The Riemann zeta function ζ(s) is given by an infinite sum and an infinite product
for complex numbers s with real part greater than 1 [*].
The infinite sum is equal to the infinite product, but which would give you more accuracy: N terms of the sum or N terms of the product? We’ll take a look at this question empirically.
The accuracy of the partial sum and the partial product depends on N and on s. For starters, let’s fix s = 3 and look at the approximation error as a function of N. Note that the error is plotted on a log scale.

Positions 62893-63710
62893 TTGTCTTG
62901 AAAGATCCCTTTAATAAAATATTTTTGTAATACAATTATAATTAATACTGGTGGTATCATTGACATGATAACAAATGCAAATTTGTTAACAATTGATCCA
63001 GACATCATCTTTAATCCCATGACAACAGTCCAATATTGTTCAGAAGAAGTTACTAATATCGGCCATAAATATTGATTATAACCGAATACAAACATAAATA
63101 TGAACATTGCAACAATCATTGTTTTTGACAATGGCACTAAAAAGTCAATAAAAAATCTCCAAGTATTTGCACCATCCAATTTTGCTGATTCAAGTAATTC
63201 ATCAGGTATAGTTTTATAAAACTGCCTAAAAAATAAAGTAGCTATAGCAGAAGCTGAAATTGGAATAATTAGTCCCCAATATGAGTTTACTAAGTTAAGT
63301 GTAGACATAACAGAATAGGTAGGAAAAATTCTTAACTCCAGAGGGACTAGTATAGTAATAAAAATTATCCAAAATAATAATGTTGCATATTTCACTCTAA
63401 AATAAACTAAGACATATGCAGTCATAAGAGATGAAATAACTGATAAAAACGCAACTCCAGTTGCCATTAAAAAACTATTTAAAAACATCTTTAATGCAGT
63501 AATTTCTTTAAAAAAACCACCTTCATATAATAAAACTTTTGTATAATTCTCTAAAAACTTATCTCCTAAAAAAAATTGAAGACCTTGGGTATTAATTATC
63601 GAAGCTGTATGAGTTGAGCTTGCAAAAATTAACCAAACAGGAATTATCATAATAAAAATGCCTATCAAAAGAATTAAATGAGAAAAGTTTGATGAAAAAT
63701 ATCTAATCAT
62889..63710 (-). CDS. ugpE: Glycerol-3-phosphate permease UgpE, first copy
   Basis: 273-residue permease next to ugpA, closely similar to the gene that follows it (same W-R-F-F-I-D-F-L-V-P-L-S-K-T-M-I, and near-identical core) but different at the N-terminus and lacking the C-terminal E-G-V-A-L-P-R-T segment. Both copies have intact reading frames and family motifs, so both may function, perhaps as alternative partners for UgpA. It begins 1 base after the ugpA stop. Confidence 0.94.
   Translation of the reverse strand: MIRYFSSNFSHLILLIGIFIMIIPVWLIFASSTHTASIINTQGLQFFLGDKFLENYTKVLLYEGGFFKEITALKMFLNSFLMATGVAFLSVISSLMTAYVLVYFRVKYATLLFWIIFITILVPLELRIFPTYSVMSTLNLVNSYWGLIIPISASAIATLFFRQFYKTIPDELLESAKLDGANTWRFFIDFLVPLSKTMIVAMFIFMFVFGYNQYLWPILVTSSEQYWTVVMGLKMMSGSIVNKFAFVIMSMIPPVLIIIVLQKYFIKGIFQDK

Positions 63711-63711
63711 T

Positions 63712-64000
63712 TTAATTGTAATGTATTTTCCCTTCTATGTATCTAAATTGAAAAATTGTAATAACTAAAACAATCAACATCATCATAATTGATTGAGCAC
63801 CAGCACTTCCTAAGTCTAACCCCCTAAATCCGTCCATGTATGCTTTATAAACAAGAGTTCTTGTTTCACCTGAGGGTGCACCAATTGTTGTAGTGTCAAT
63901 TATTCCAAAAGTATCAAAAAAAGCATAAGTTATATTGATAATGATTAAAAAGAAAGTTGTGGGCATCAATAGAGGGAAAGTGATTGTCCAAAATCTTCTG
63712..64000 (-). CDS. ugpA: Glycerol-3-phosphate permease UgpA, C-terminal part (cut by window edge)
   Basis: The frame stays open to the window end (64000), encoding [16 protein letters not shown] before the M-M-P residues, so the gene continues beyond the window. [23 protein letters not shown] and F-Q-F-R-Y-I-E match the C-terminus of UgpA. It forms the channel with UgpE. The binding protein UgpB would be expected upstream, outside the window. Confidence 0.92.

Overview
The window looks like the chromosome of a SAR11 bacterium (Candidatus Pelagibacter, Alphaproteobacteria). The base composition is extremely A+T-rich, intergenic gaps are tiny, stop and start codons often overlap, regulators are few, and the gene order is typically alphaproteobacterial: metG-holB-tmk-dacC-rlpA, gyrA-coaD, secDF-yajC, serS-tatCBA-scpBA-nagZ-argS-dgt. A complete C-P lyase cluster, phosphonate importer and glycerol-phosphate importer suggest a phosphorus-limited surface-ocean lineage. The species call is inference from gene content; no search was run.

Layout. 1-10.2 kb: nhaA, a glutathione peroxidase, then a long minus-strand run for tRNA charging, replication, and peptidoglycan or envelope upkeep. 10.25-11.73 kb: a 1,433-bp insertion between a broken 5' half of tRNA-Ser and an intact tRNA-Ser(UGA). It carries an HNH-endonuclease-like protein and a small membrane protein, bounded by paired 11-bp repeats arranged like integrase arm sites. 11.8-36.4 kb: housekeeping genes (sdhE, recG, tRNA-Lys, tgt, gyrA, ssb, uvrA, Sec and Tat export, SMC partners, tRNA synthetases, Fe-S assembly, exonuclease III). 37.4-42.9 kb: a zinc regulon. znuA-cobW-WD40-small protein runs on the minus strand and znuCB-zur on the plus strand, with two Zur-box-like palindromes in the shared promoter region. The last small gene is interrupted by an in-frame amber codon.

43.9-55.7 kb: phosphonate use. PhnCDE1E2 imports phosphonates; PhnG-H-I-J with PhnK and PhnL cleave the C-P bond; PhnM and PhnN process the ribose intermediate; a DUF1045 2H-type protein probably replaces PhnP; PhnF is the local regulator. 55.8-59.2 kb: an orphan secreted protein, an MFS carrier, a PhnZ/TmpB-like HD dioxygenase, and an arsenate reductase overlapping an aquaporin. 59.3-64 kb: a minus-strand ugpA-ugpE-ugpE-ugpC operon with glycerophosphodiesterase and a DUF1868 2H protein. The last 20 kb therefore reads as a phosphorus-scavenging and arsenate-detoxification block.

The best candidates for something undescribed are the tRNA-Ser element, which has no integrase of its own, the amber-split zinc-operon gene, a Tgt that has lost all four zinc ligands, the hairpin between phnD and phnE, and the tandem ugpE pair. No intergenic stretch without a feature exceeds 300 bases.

Now let’s fix N = 10 and look at the error as a function of s.
So our two examples suggest that taking N terms of the product gives more accuracy than taking N terms of the sum.
In the paper mentioned in the previous post, the author approximates the zeta function with a few terms of the product. That’s what motivated this post. I thought the product might give more accuracy than the sum, and that appears to be the case.
[*] If you evaluate the series for ζ at s = -1, despite the fact that the equation does not hold at that point, and evaluate ζ at -1 using analytic continuation, you get the infamous nonsensical result that the positive integers sum to -1/12.